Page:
Diary of a Couch Diva at Camelot Theatre offers opera pastiche and pizza with pizzazz

David CusworthThe West Australian
Magda Lisek and Yann Kee plot together in Diary of a Couch Diva.
Camera IconMagda Lisek and Yann Kee plot together in Diary of a Couch Diva. Credit: Karl Brown

A convoluted plot with betrayal and cross-dressing, great tunes and a twist to turn it all around?

That could be any of 1000 operas, but this one – Diary of a Couch Diva – is rooted in the harsh reality of the global pandemic.

Perth soprano Magda Lisek has brought her YouTube channel, Couch Opera Live, to the Camelot Theatre stage after three successive lockdowns; one in 2020 and two this year.

Indeed the release of frustration is palpable as first she, then fellow soprano Yann Kee, explode on to the scene. Not for nothing are they known as divas.

Their rendition of the Flower Duet from Lakme collapses into a collective howl at fate: their repartee a mimic of recitative, narrative duet redolent of musical theatre; all couched, of course, in COVID idiom. “What if it lasts more than five days?” Lisek asks with sad irony.

In a parody of last year’s reality, the quiet work and steep learning curve that Lisek embraced to get her show online – compiled from video vignettes by fellow jobless singers across the globe – seems destined for failure as the acts withdraw.

So the girls have to sing all the parts.

Some are wonderfully true to the originals. Kee’s Si. Mi chiamano Mimi, from Puccini’s La Boheme, introduced as a phone conversation, is lush, full-voiced and soaring, a straightener to the chaotic scene-setting slapstick before.

Magda Lisek sings Glitter and Be Gay for Diary of a Couch Diva at Camelot Theatre.
Camera IconMagda Lisek sings Glitter and Be Gay for Diary of a Couch Diva at Camelot Theatre. Credit: Karl Brown

Harry Secombe once said of the original, live Goon Show that if the humour was strained he could always win an audience over with song.

Happily all the artists in this show can do the same, and it becomes a rich pastiche of opera and musical theatre favourites, accompanied by drinks and lashings of pizza; a combo to diet for (sic).

Lisek fronts the show-within-a-show singing Marie’s aria from Donizetti’s Daughter of the Regiment, a number she sang online last year.

Though the voice is the same, the humour is broader and the comedy more physical, now free of the constraints of broadcasting to the planet, with more risks taken and applause won.

Absent the “other artists”, Kee presents as a drunken Toreador from Bizet’s Carmen, a fair take on the Pommie tourists who for decades have made free with Spanish beaches and bars.

Glitter and be Gay (Berstein’s Candide) and Vilia (Lehar’s Merry Widow) give each singer the freedom to develop their distinct vocal charms, even to break the fourth wall and escape the confines of the plot.

Then Lisek takes the cross-dressing experiment one stage further as Pavarotti, essaying Nessun Dorma, from Puccini’s Turandot; her triumphant “Vincero” (I will win) a fair approximation, albeit in a different register.

After those gendered vocal gymnastics, Libiamo, from Verdi’s La Traviata, gives the duo pause to embrace their inner party animal, with some distinctly non-MeToo touches.

To settle the mood, Kee intones Summertime, from Gershwin’s Porgy and Bess, with deep resonance and reverence, swooning and crooning through a classic.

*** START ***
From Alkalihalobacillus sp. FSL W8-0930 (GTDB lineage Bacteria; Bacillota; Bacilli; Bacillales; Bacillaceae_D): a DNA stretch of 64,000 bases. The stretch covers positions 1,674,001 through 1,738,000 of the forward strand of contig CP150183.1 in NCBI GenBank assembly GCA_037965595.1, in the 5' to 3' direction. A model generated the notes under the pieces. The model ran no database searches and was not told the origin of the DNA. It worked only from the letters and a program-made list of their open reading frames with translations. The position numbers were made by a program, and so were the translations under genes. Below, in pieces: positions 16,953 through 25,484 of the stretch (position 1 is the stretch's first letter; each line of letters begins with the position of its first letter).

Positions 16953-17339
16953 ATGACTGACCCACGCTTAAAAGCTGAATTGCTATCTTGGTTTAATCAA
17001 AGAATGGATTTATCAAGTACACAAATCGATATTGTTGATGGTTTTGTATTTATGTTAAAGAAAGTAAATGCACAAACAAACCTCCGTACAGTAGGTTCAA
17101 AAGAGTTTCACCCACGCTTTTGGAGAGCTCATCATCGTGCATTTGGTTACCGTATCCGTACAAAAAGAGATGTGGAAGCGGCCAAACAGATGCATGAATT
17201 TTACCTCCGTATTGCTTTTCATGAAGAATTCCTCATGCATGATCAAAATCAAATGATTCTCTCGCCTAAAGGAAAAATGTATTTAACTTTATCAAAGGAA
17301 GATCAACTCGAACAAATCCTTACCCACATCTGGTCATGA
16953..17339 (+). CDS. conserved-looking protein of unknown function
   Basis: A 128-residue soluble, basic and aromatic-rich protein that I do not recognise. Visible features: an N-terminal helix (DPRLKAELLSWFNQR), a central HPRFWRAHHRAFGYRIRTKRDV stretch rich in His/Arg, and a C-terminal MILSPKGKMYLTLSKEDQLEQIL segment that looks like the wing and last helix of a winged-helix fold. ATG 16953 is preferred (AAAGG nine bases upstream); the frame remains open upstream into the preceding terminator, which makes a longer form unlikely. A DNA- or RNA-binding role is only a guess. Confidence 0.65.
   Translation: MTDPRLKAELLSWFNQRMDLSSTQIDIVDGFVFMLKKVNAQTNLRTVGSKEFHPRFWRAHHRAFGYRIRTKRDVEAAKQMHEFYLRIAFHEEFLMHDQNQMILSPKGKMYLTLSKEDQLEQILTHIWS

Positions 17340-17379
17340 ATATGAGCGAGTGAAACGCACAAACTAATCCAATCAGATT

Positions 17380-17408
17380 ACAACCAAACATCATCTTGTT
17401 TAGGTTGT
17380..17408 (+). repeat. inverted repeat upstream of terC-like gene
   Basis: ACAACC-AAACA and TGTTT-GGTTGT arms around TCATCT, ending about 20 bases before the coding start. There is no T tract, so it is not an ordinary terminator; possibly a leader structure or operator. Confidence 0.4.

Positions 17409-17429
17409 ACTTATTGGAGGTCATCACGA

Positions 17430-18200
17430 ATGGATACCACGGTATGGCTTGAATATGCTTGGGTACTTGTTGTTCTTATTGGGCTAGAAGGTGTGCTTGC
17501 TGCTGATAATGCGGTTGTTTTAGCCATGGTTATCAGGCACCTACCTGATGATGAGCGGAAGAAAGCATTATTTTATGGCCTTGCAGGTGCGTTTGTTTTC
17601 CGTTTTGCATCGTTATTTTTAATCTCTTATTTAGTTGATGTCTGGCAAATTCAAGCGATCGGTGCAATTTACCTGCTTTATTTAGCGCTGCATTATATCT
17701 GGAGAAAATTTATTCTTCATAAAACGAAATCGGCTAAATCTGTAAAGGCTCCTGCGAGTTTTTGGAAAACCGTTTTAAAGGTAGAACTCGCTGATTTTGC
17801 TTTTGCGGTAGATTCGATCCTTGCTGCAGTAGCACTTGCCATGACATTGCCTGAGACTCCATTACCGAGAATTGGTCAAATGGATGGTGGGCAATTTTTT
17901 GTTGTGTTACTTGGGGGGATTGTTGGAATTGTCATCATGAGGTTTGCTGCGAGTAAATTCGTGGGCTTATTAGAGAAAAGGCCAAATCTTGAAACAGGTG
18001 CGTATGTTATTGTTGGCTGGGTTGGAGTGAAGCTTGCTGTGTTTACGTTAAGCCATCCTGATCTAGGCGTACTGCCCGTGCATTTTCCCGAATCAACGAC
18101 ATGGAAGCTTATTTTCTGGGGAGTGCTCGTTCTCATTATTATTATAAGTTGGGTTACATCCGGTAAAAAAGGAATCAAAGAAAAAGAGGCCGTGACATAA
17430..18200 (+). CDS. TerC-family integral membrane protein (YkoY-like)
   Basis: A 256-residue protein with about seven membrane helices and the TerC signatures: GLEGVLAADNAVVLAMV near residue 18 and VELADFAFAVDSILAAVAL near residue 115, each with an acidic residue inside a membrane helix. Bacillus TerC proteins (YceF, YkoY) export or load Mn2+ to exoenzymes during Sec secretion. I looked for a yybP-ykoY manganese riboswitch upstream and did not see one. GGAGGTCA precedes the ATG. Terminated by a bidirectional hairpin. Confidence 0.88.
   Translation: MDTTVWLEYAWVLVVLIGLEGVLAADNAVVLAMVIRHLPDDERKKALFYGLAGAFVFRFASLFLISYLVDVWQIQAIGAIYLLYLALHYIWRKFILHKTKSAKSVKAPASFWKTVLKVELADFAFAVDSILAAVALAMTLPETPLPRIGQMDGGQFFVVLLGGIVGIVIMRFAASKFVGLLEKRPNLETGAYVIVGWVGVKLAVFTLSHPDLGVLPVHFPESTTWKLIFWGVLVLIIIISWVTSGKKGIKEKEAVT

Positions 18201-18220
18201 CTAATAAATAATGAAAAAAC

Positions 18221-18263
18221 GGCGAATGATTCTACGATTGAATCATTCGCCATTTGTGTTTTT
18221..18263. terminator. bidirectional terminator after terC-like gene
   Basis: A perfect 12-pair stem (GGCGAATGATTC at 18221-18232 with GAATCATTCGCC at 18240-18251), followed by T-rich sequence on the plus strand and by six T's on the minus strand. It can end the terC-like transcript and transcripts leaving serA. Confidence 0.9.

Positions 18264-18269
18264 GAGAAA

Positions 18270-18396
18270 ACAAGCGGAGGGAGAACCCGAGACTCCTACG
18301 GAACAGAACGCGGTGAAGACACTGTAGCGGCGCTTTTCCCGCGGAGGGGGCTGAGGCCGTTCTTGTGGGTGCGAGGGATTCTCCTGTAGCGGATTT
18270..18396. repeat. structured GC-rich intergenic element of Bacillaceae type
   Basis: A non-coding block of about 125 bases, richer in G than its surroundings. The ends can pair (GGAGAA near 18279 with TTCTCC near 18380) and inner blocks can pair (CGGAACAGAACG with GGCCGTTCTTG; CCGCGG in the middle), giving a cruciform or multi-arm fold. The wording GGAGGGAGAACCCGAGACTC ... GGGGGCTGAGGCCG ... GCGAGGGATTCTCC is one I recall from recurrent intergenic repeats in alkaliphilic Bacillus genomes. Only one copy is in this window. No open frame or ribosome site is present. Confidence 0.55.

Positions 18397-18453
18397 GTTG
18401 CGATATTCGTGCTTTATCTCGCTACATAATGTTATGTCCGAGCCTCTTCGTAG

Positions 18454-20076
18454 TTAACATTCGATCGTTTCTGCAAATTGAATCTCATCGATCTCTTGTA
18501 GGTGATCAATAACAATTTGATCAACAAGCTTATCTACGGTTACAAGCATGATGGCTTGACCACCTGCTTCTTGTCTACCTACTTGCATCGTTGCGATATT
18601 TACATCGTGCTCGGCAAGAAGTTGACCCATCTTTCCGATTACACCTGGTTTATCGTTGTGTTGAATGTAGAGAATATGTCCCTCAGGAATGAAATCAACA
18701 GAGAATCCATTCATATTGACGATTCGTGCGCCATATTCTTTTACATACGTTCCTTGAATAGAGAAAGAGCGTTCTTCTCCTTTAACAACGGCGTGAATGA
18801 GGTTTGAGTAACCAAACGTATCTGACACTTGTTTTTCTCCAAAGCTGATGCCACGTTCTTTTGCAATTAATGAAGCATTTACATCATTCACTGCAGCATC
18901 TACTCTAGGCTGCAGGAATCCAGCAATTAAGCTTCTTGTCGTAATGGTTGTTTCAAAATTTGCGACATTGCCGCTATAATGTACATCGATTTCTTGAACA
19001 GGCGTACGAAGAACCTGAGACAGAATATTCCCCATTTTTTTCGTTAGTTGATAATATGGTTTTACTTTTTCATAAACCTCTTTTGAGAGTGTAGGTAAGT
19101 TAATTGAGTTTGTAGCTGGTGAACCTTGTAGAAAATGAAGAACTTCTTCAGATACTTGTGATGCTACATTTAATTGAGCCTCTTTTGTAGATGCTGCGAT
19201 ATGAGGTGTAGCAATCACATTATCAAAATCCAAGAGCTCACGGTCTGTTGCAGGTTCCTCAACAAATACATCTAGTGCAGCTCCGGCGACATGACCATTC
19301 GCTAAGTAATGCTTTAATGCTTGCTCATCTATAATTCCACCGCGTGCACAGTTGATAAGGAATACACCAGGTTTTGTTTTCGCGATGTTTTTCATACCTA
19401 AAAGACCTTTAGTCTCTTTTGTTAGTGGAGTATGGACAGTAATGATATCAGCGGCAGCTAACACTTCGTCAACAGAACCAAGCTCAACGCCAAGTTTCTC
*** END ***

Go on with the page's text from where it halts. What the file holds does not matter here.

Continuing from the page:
Matt Dixon and Jun Zhang sing The Pearl Fishers’ duet.
Camera IconMatt Dixon and Jun Zhang sing The Pearl Fishers’ duet. Credit: Karl Brown

And then the twist. Jun Zhang and Matt Dixon come to the party after all; a balanced combination of Zhang’s light tenor and Dixon’s crystal-clear baritone ideally suited to The Pearl Fishers duet (Bizet), when more vibrato would mean much less. A genuine eye-opener.

Dixon dials back to comedy for Ben Moore’s I’m Glad I’m Not a Tenor, showing off his musical theatre chops with solid operatic roots.

Then he’s teamed with Lisek for The Sweetest Sounds, (Richard Rodgers’ No Strings), finding warmth and empathy through music and youth.

Zhang and Kee follow suit with I’ve Never Been in Love Before (Frank Loesser’s Guys and Dolls), with interesting chemistry, tender and dramatic by turns.

Jun Zhang and Yann Kee sing I’ve Never Been in Love Before, for Diary of a Couch Diva.
Camera IconJun Zhang and Yann Kee sing I’ve Never Been in Love Before, for Diary of a Couch Diva. Credit: Karl Brown

Zhang, solo, evokes romantic distemper for Core ’ngrato (Salvatore Cardillo for The Ungrateful Heart), asking more from his voice and getting more than before.

Lisek has a similar moment in Physician (Cole Porter’s Nymph Errant); more torch song than bel canto, turning up the coquette she essayed in the Donizetti – but all in the best of taste.

Dixon steals the scene in a finale of highlights from My Fair Lady (Lerner and Loewe), the mood and lyrics perhaps a reminder that many of the uplifting tunes on the program were written in difficult times; so never waste a crisis.

And Lisek and Kee confirm that in their encore, For Good, from the Stephen Schwartz Broadway and movie favourite Wicked: “Because I knew you/I’ve been changed for good”.

Diary of a Couch Diva, written and directed by Gregory Yurisich, with music directed and accompanied by Michael Schouten, is on again this Friday and Saturday, May 7 and 8, at 7.30pm.

Tickets from couchoperalive.com.

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